There’s a concept we don’t use nearly enough in social media, even though it describes what is possibly the single-most important phenomenon of online interaction: contingency. It means, roughly, that one thing is contingent on another. One act is contingent on another. Contingencies are critical because they separate the possible from the probable. All systems are subject to contingencies.
In social media, the most prominent contingency is the response. Communication goes nowhere unless it is picked up, or taken up, either as talk or in some other form of online social interaction. Blogs are linked to, favorited, bookmarked, or commented on. Tweets are replied to, re-tweeted, or solicit a direct message response. Twitterer’s follow, and are followed. Videos are uploaded and then viewed, favorited, added to playlists, commented on, or responded to with a video response.
The value of any user’s action in any kind of social media is always contingent on the act of another user. In some cases just a view is enough, and is still counted by many social media systems.
Contingency is not just specific to social media. Markets have contingencies. Our current credit markets are frozen because of their contingencies: is the counter-party solvent; will the trading partner still be around; are securities worth their rating?
When contingencies go unresolved, either by interacting partners or by the system itself, ambiguities threaten to overwhelm the system and erode its utility and functionality. In twitter, a rise in spammers and dishonest/strategic users increases the ambiguity surrounding Who the user is, and What his/her intentions are. This translates into a certain kind of ambiguity: the identity of the user. Which creates systemic uncertainty, and infuses interaction with risk. (There are two kinds of nteraction on twitter: talking and following, so each one is vulnerable. Do I follow; Do I respond?)
Systems, unlike structures, aren’t stable. They’re dynamic, and they rely on continuous participation/interaction to reproduce themselves. They can endure only as long as they can manage (and their users manage) the contingencies they permit and produce. When the users or participants in a system have to handle these contingencies themselves — when the system fails because its own system constraints are failing — the burden of contingency can kill off the system. Users are required to handle the contingency presented with each transaction individually, where when the system is operating well, those contingencies are handled by the system.
This is the loss of trust problem. The trust that is lost in other users (trading partners, twitterers) corresponds to a loss of trust in the system. Architects of social systems that place a high level of trust in their users need to think carefully about how their system responds to abuse and trust violations. If it cannot correct these at a system level, its own survival becomes a matter of contingency.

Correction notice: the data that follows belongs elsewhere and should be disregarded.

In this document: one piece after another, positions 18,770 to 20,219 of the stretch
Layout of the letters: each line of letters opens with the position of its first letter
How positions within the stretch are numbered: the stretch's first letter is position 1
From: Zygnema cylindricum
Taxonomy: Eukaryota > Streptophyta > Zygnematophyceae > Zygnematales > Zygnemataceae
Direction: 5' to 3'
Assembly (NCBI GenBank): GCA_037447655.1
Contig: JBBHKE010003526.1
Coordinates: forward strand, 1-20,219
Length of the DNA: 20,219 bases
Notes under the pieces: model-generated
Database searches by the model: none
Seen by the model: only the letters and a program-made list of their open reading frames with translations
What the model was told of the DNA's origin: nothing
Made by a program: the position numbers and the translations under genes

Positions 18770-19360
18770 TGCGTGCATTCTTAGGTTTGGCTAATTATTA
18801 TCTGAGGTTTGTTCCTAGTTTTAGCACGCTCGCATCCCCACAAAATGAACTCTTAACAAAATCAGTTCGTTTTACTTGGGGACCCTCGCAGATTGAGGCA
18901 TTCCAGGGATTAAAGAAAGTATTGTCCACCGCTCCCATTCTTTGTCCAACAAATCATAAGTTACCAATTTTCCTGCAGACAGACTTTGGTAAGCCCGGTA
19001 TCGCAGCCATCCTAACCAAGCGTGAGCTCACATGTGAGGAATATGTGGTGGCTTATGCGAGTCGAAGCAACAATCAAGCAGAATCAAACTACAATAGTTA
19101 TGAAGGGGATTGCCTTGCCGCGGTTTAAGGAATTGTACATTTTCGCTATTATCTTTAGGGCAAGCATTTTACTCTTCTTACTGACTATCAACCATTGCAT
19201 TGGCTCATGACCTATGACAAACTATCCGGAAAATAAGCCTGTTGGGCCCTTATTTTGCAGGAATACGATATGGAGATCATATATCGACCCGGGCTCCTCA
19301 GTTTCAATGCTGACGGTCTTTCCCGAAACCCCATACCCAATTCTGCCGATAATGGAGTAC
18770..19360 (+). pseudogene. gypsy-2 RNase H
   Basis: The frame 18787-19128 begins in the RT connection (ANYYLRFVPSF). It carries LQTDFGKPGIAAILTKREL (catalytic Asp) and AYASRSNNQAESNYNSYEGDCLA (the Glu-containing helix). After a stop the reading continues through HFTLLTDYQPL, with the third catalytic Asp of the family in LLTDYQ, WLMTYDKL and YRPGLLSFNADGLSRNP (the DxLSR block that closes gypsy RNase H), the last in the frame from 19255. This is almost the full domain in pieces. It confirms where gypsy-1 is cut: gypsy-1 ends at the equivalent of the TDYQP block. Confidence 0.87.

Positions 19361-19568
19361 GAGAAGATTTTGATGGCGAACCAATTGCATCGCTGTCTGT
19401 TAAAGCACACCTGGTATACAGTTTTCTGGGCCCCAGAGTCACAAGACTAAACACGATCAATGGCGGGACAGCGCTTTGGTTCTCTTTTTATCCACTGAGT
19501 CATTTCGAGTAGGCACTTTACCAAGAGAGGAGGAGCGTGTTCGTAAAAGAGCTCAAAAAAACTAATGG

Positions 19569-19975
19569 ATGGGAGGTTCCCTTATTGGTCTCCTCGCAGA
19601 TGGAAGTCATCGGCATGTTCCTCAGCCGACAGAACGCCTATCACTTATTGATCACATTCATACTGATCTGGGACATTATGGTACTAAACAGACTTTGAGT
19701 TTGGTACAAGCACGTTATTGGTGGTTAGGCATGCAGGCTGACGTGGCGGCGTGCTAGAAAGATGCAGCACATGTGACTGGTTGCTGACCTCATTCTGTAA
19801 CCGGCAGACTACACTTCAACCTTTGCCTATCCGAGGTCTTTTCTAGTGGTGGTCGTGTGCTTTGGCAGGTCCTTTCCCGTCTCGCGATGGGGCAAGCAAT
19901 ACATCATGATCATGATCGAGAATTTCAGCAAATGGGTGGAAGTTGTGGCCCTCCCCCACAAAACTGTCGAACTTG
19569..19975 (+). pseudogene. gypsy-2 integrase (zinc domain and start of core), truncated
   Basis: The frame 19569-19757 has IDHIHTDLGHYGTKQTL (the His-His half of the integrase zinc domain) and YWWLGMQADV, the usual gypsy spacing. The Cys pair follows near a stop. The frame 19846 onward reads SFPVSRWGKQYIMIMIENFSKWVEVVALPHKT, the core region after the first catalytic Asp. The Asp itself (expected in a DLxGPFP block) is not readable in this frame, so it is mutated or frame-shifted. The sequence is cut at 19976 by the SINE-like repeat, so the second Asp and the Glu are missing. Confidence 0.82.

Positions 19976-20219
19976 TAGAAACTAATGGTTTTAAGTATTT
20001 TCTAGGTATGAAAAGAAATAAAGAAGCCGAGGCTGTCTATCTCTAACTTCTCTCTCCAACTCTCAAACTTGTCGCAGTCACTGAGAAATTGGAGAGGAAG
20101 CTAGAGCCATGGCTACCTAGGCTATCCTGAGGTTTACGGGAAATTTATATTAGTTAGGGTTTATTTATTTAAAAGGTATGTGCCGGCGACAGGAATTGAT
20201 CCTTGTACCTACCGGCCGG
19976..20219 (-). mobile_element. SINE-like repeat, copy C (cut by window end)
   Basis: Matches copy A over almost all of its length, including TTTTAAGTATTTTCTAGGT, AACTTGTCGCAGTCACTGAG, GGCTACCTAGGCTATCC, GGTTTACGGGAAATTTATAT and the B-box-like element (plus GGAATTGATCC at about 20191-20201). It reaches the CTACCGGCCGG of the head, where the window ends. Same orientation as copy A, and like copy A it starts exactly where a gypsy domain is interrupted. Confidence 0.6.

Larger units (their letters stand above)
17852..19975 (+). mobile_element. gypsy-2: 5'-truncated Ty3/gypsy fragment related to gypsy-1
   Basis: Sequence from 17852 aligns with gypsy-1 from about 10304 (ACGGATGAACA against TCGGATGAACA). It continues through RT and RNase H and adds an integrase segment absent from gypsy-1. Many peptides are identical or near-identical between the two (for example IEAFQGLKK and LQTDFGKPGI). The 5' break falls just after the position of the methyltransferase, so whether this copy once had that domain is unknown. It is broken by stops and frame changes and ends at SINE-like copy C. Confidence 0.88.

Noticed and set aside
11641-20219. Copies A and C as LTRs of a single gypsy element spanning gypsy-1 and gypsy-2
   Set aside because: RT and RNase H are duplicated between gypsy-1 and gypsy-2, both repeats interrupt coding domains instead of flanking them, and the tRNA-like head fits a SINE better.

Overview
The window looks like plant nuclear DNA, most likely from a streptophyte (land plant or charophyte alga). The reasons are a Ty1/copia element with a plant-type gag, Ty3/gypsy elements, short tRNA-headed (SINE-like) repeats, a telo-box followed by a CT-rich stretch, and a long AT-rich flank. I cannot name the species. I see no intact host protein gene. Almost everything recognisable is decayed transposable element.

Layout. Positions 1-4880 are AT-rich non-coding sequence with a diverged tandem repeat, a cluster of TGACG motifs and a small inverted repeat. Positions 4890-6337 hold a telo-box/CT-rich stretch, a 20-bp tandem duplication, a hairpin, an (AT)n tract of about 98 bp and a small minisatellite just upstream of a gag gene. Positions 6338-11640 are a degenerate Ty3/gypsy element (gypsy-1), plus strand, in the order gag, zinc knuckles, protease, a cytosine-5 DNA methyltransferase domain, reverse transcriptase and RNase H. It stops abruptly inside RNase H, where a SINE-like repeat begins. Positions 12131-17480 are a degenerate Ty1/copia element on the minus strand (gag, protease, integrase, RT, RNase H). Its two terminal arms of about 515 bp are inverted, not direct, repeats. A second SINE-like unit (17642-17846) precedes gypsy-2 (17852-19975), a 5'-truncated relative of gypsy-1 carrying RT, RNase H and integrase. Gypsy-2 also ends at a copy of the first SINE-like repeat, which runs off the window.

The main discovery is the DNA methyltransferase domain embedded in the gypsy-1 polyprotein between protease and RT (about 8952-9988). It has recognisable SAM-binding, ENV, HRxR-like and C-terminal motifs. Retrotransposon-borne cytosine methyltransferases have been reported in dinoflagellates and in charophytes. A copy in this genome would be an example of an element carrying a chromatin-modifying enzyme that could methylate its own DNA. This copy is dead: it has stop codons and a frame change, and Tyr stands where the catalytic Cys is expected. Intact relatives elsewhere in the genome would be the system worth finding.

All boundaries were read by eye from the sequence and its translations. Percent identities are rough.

The system becomes contingent on the trust invested in it by its users. When this trust begins to erode, system’s operation is threatened.
Contingency is doubly contingent in systems. And it is circular (reciprocal).
Current financial markets are all abuzz with talk about loss of confidence and trust — when systems are growing, their benefits are distributed to participants, who are motivated to keep it going. But when they lose trust in the system, their loss of confidence freezes up the system and a crashing system behaves very differently from a growing system.
it seems that we need to better understand these contingencies. We are heavily invested in open, free, and voluntary interaction systems, and whether for trading, exchange, messaging or other purposes, system architects need to recognize that social system performance will always be constrained by two types of contingency: user-to-user contingencies; and user-to-system contingencies.
Now would be a good time to consider the social interaction controls available to twitter users for improved handling of consequences of system-level failure (problems relating to twitter’s architecture, functions, and UX). If twitter is unable to constrain abuses, its users must be able to better regulate and manage their experience. System transformation, if not crash, is otherwise unavoidable.
Note: This blog post belongs to a series on “status culture.” The posts examine status updates, facebook activity feeds, news feeds, twitter, microblogging, lifestreaming, and other social media applications and features belonging to conversation media. My approach will be user-centric as always, and tackle usability and social experience issues (human factors, interaction design, interface design) at the heart of social interaction design. But we will also use anthropology, sociology, psychology, communication and media theories. Perhaps even some film theory.
The converational trend in social networking sites and applications suggests that web 2.0 is rapidly developing into a social web that embraces talk (post IM, chat, and email) in front of new kinds of publics and peer groups. User generated content supplied to search engines is increasingly produced conversationally. Social media analytics tools provide PR and social media marketing with means to track and monitor conversations. Brands are interested in joining the conversation feeds, through influencers as well as their own twitter presence.
This changing landscape not only raises interesting issues for developers and applications (such as the many twitter third party apps), but for social practices emerging around them. So we will look also at design principles for conversation-based apps, cultural and social trends, marketing trends, and other examples of new forms of talk online.
These blog posts will vary in tenor, from quick reflections on experiences to more in-depth approaches to design methodology for conversational social media.